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Science Friday

Science Friday and WNYC Studios

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Brain fun for curious people.
Stephen Hawking, Women In Blockchain, Dinosaurs. March 16, 2018, Part 1

47:30 | Mar 16th, 2018

Theoretical physicist and cosmologist Stephen Hawking died this week at the age of 76. Hawking challenged and inspired a generation of physicists, and we remember his life and legacy.  Plus, blockchain is the technology that makes possible every tran...Show More
Great Lakes Wind, Boosting Vaccination Rates, Flu. Jan 26, 2018, Part 1

47:29 | Jan 27th, 2018

What we are learning about how to convince people that vaccines are safe and necessary. Plus, flu infection boosts the risk of heart attack six fold. An infectious disease physician explains why—and how to protect yourself.
Hr1: News Roundup, IV Shortage, Cybersecurity, Frankenstein

46:48 | Jan 6th, 2018

Everyday it seems there are more ways to get hacked. We will catch you up on the latest security tricks. Plus, we kick off our first book club of the new year: Frankenstein.
Hr2: Early Farming Women, Southern HIV, Robot Muscles, Flame Challenge

47:00 | Dec 2nd, 2017

Nearly half of people living with HIV in the US live in the South. A look at the underlying causes and interventions to stop the spread of the disease. Plus, Neolithic women performed enough manual labor that they were likely stronger than modern ath...Show More
Hr1: News Roundup, Yeti, Net Neutrality, Grad Student Taxes

46:53 | Dec 2nd, 2017

The internet grew for decades without 2015s net neutrality rules. So what happens if the FCC repeals them? Plus, two graduate students have developed an online calculator to estimate the effects of the House tax plan. And the Yeti may just be a colle...Show More
Hr1: Ig Nobel Prizes - From Cat Rheology To Operatic Incompetence

47:37 | Nov 24th, 2017

The 2017 Ig Nobel Prizes saluted the strange and silly in scientific studies.
Hr1: News Roundup, Offshore Wind, Nuclear War, Puerto Rico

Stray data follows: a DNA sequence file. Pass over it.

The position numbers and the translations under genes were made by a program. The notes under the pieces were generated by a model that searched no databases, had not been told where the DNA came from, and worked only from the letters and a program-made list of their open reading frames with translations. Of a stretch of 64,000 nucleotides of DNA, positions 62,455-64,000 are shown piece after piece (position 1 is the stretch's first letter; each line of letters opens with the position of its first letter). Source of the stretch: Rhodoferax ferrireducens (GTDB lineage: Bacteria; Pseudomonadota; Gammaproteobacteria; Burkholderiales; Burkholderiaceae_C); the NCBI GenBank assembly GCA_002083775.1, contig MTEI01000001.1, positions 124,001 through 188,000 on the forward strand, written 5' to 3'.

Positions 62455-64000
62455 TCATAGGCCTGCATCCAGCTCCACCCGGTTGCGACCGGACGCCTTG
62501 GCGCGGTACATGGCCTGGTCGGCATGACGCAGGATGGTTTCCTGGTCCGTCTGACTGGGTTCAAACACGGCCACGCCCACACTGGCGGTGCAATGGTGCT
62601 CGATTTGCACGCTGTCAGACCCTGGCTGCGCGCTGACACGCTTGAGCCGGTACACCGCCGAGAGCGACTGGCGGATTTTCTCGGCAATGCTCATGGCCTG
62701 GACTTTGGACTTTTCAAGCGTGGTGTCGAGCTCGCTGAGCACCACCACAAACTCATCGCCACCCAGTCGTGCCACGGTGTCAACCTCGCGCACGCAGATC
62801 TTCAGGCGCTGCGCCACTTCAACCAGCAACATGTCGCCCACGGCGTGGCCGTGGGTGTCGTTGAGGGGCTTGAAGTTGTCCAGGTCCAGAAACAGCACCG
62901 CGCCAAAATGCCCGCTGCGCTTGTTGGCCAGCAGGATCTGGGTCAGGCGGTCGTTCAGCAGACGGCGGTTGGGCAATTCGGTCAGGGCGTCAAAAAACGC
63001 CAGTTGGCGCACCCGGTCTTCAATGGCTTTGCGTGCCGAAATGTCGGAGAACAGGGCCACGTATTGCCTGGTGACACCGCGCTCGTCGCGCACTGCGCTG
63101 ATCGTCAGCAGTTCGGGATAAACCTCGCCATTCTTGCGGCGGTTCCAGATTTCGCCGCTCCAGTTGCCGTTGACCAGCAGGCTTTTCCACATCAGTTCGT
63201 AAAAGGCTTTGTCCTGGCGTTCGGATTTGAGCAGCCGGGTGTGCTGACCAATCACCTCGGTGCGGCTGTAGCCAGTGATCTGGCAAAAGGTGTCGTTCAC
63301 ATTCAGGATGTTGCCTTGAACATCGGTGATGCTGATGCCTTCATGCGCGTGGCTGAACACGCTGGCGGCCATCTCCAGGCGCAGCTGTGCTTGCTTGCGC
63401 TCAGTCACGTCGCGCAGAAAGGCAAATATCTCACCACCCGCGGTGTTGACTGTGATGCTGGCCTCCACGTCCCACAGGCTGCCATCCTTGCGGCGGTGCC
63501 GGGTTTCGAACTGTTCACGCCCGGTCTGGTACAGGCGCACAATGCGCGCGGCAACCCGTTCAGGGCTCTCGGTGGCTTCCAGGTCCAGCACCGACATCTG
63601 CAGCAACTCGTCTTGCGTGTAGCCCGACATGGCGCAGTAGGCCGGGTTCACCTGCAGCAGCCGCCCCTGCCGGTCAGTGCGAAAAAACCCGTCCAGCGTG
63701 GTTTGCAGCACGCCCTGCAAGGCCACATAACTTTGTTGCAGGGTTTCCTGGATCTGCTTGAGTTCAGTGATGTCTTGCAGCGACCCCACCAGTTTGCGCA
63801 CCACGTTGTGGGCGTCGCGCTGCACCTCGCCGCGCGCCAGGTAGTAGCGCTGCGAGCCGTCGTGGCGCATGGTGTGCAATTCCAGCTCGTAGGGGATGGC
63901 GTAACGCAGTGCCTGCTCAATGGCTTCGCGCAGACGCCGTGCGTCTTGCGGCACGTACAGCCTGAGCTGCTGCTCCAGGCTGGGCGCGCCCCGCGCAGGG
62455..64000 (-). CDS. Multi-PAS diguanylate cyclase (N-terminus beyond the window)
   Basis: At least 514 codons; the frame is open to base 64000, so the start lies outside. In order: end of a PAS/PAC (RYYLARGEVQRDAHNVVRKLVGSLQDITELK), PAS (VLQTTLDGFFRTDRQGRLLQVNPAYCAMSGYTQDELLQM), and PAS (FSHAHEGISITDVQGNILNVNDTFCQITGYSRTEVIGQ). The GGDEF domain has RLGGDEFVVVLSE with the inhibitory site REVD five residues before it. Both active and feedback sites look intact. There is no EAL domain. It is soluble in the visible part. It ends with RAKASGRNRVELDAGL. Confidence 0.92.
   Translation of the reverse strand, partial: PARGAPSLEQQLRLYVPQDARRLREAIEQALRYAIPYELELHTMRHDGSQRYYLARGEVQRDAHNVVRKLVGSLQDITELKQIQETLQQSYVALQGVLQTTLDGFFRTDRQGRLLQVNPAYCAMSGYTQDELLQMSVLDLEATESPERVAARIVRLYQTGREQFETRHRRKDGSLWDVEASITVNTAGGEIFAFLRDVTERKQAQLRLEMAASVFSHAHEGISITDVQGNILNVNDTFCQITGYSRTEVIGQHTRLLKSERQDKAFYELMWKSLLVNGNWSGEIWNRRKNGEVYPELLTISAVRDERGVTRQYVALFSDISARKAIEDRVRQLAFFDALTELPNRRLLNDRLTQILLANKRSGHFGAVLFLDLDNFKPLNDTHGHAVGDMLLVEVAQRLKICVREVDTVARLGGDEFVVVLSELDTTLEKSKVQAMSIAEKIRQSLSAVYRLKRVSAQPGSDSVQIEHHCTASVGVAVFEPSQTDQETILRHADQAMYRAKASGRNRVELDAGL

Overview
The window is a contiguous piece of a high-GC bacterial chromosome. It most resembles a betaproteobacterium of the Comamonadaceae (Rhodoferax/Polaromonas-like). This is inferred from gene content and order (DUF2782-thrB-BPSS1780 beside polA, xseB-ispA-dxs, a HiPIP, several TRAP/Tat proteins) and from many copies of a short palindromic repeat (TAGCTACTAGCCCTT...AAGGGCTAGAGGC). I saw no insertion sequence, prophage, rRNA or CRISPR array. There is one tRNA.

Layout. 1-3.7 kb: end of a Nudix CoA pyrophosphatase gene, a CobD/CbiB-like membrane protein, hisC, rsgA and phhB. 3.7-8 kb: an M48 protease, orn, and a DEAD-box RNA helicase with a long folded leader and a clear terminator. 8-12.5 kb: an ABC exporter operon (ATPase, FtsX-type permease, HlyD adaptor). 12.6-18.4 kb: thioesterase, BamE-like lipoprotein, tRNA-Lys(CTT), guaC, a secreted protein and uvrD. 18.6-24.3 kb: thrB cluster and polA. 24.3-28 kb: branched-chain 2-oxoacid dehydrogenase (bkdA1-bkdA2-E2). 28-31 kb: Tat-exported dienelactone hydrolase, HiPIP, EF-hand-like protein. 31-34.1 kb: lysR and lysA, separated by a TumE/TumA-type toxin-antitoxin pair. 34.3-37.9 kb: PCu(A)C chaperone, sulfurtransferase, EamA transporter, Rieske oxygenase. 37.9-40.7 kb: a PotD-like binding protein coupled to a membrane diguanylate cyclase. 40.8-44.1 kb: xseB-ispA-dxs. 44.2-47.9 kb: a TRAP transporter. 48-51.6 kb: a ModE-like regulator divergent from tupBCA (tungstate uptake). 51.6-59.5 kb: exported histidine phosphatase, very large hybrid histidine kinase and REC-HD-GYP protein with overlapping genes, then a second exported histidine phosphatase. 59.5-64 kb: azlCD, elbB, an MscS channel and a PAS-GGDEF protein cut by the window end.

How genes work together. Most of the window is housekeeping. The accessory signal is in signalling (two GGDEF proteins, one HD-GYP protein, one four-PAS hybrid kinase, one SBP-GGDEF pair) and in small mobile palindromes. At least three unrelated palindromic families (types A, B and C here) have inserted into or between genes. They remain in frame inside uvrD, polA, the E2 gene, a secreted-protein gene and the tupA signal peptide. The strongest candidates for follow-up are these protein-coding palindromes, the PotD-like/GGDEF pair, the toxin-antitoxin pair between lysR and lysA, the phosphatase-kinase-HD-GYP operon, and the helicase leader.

46:38 | Sep 29th, 2017

In Puerto Rico, how will rescue efforts progress on a flooded island? Plus, we break down what would actually happen during a nuclear war.
Hr2: DC Science Staffing, Skype A Scientist, No-Heat Cooking

46:10 | Jul 7th, 2017

A new Food Failures segment teaches us how to make delicious dishes without turning up the heat. Plus, President Trump has yet to name a presidential science advisor or directors for NASA and NOAA, and other key science positions.
Hr2: Springtime Soil, Muskox

46:52 | May 19th, 2017

Moldy compost? Compacted soil? Here comes some soil science to help your garden spring into shape. Plus how one researcher plays pretend to shed light on species survival in a warming climate.
Northwest Passage Project, Birds and Color. Aug 9, 2019, Part 1

47:02 | Aug 9th

First, tardigrades on the moon, feral hogs on Earth, and more news from this week’s News Roundup. Scientists and students navigated the Northwest Passage waterways to study how the Arctic summers have changed. Last year, one day into expedition, the ...Show More
Wiring Rural Texas, Visiting Jupiter and Saturn. Aug 9, 2019, Part 2

46:21 | Aug 9th

High-speed internet access is becoming a necessity of modern life, but connecting over a million rural Texans is a challenge. How do we bridge the digital divide in Texas' wide open spaces? It turns out the Great Red Spot might not be so great—it's s...Show More
Is Chemical Sunscreen Safe, Slime, Amazon Deforestation. August 2, 2019, Part 2

46:53 | Aug 2nd

Sunscreen has been on the shelves of drugstores since the mid-1940s. And while new kinds of sunscreens have come out, some of the active ingredients in them have yet to be determined as safe and effective. A recent study conducted by the FDA showed t...Show More
Ethics Of Hawaiian Telescope, Bird Song, Alaska Universities Budget Cut. August 2, 2019, Part 1

47:19 | Aug 2nd

Mauna Kea is the tallest mountain in Hawaii, towering over the Pacific at nearly 14,000 feet. That high altitude, combined with the mountain’s dry, still air and its extreme darkness at night, make it an ideal place for astronomy. There are already 1...Show More
Ice Cream Science, Online Language. July 26, 2019, Part 2

46:15 | Jul 26th

Have you ever tried to make your favorite rocky road flavored ice cream at home, but your chocolate ice cream turns out a little crunchier than you hoped? And your ribbons of marshmallow are more like frozen, sugary shards? Chemist Matt Hartings and ...Show More
Anonymous Data, Birding Basics. July 26, 2019, Part 1

45:45 | Jul 26th

The Science Friday Book Club is buckling down to read Jennifer Ackerman’s The Genius of Birds this summer. Meanwhile, it’s vacation season, and we want you to go out and appreciate some birds in the wild. But for beginning birders, it may seem intimi...Show More
Moon Art, Space History, And NASA's Megarocket. July 19, 2019, Part 2

46:56 | Jul 19th

Our Lunar Muse Most of us remember that iconic photograph of the Apollo 11 moon landing: Buzz Aldrin standing on a footprint-covered moon, one arm bent, and Neil Armstrong in his helmet’s reflection taking the picture.  But there’s a much longer, anc...Show More
Apollo Anniversary And Bird Book Club. July 19, 2019, Part 1